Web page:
Honors and Distinction

General Honors

General Honors are routinely calculated by the Registrar’s Office according to criteria recommended by the Committee on Honors and Academic Standing and approved by the Yale College Faculty. The bachelor’s degree will be awarded summa cum laude to no more than the top 5 percent of the graduating class; it will be awarded magna cum laude to no more than the next 10 percent of the graduating class; and it will be awarded cum laude to no more than the next 15 percent of the graduating class. A listing of the values carried by letter grades and a more detailed statement about General Honors appears in The Undergraduate Curriculum section of the YCPS.

Distinction in the Major

Responsibility for nomination for the award of Distinction in the Major lies with the directors of undergraduate studies, whose recommendations are confirmed by the Committee on Honors and Academic Standing. After confirming the recommendations of the DUSes, the committee seeks approval from the Yale College Faculty and informs the Office of the Secretary of the University so that the awards may be inscribed on the students’ diplomas.

Distinction will be awarded to those students who have earned grades of A or A– in three-quarters of the credits in the major subject or program, with a grade of A or A– on the senior departmental examination, senior essay, or senior project. All courses taken for the major are included in these calculations for Distinction in the Major. Grades of F as well as marks of CR in courses taken Credit/D/Fail are included as non-A grades. Marks of W, for Withdrawal, which carry no course credit, and marks of P, for Pass, do not figure in the calculation for Distinction. Instructions for viewing students’ grades are given under How to Graduate a Senior.

Determining whether or not each senior has qualified for Distinction in the Major can be somewhat complicated, and in large departments it is time-consuming. As an aid to the DUS, the Committee on Honors and Academic Standing has drawn up a thorough set of instructions, including a table that indicates the number of courses that constitute three-quarters of a given number of credits in the major. These, along with nomination forms, are sent to each DUS in late March or early April. Since these instructions contain important information about policy and scheduling, it is helpful to look through examples of the instructions well in advance of their yearly arrival. [A sample of the recommendation form for Distinction can be found in PDF format under Appendix.]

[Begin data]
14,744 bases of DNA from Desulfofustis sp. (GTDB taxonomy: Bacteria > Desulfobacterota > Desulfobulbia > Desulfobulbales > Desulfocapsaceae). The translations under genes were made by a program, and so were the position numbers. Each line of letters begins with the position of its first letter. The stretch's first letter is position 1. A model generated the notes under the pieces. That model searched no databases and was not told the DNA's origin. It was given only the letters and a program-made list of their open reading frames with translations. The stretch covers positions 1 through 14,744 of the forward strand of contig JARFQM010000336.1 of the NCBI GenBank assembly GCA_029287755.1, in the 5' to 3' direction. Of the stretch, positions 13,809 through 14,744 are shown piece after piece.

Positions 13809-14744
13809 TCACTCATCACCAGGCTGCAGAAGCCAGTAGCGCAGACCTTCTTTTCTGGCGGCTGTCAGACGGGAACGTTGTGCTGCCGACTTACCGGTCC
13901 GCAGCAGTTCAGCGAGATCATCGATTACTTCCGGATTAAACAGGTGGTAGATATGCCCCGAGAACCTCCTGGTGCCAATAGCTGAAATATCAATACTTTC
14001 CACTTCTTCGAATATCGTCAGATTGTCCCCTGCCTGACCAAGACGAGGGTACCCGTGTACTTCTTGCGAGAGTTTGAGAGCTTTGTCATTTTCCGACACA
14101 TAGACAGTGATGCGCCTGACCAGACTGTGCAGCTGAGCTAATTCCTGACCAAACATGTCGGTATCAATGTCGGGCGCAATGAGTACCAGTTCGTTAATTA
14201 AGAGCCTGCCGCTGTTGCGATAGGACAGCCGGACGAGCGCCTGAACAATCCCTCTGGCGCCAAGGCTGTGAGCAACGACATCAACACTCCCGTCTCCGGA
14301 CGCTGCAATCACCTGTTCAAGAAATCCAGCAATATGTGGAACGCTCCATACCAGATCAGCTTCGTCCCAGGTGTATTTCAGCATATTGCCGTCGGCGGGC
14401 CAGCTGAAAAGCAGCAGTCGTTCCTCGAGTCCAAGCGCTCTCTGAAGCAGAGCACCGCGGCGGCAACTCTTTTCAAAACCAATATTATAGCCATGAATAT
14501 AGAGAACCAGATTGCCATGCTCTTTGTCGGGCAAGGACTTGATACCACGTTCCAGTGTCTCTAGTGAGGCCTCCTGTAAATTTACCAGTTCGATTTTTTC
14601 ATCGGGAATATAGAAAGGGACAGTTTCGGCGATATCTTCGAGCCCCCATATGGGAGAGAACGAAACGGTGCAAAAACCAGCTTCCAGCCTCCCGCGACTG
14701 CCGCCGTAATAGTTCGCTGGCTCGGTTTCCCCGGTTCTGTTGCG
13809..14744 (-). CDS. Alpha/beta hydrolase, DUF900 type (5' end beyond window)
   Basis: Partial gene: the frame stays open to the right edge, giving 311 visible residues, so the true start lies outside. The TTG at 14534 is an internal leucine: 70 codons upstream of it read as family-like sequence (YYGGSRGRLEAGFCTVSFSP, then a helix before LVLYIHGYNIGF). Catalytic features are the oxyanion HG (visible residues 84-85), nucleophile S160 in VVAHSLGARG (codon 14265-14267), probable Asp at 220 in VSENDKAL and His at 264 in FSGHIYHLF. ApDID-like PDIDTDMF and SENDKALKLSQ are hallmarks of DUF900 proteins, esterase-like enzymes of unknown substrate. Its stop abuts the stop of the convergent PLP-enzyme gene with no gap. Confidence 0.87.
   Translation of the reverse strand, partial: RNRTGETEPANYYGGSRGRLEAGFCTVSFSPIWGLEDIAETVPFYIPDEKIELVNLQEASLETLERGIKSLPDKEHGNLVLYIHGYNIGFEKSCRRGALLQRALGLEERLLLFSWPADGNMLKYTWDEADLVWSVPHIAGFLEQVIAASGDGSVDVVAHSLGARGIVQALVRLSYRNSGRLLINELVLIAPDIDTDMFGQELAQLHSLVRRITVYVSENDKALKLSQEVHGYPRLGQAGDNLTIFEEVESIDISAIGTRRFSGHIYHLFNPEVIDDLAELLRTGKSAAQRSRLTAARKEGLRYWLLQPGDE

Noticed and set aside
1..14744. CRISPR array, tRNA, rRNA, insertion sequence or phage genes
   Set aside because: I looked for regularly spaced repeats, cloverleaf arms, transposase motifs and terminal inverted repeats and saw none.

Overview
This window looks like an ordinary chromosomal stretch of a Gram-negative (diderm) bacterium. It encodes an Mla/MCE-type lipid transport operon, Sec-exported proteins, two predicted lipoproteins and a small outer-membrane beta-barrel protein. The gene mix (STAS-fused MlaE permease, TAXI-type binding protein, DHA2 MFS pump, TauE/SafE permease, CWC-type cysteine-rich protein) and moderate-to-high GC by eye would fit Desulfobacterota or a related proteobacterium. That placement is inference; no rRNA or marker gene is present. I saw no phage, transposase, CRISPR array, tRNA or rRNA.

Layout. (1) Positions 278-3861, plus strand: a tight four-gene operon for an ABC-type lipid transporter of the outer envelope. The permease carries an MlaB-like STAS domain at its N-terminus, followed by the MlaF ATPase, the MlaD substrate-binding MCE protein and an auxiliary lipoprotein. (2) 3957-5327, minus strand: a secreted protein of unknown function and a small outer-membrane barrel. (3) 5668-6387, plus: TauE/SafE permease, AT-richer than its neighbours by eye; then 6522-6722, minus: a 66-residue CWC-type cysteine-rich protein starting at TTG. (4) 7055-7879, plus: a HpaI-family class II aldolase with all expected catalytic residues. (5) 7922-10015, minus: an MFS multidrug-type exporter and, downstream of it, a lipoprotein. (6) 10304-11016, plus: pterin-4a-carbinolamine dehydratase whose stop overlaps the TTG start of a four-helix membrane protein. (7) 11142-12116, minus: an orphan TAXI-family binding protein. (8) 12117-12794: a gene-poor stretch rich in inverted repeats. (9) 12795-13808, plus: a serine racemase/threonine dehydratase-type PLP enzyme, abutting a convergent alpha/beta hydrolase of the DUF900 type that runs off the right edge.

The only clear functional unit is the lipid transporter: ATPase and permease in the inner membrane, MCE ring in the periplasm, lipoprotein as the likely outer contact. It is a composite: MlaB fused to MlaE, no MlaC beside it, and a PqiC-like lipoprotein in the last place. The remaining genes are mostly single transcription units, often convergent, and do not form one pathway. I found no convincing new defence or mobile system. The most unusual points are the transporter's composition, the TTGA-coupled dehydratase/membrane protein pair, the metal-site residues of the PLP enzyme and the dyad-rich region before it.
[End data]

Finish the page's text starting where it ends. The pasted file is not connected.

The important task of determining the seniors qualified for Distinction falls at a busy time, and deadlines are, of necessity, early and firm. The Yale College Faculty must vote on all awards on the Friday before Commencement Day, and the heads of college and deans of the residential colleges must be informed of the awards on the day before Commencement, so that they can announce the awards when diplomas are distributed. The result is that you will be asked to submit nominations to the committee on or before the last day of the final examination period.

Almost all recommendations for Distinction in the Major are made at the same time: in May for Commencement. Nominations made at that time include students who completed degree requirements in December at the end of the fall term as well as those who are completing them at the end of the spring term. A certain number of students complete degree requirements following the graduation of their class, and they are awarded their degrees at a later date. Whenever the registrar requests certification from you that a student has completed the requirements of the major, that should be a signal to you to determine whether or not that student is eligible for Distinction in the Major. For these students, and for those whose instructors submit grades late, the Committee on Honors and Academic Standing will accept recommendations at any time and complete the process by which the award is made and inscribed on the student’s diploma.

Exceptional Distinction in the Major

The Yale College Faculty has approved this special award on the grounds that there would “occasionally be students whose work in the major is extraordinary, even when compared to the work of other students who receive Distinction.” It was assumed that “many departments, even the larger ones, might go for years without making such a nomination.” A candidate nominated by a department or program for the award of Exceptional Distinction in the Major must show a genuine breadth of scholarship in the field and have made significant original contributions to it. A student’s qualifications for Exceptional Distinction in the Major should be nearly self-evident. Any doubt or reservation on the part of a DUS probably indicates that no nomination is in order.

A DUS who believes that the department has a candidate for Exceptional Distinction in the Major will need to begin fairly early in April to collect the materials necessary for the nomination. They include:

  1. a letter on behalf of the department from the DUS or the chair, setting forth fully the student’s qualifications
  2. supporting letters from at least two other members of the faculty
  3. some examples of the student’s work, including the senior project

So that outstanding students will not be penalized by the crowded calendar or by the slowness of a faculty member to respond to the initiative of a DUS, the committee will be prepared to consider nominations after the deadline, even though the award may be delayed until after Commencement. It is important for the DUS to pay special attention to this award, because neither student nor faculty member is likely to take the initiative, without which a deserving student may easily be overlooked. More detailed information about this award is mailed to you in April, along with instructions for Distinction in the Major.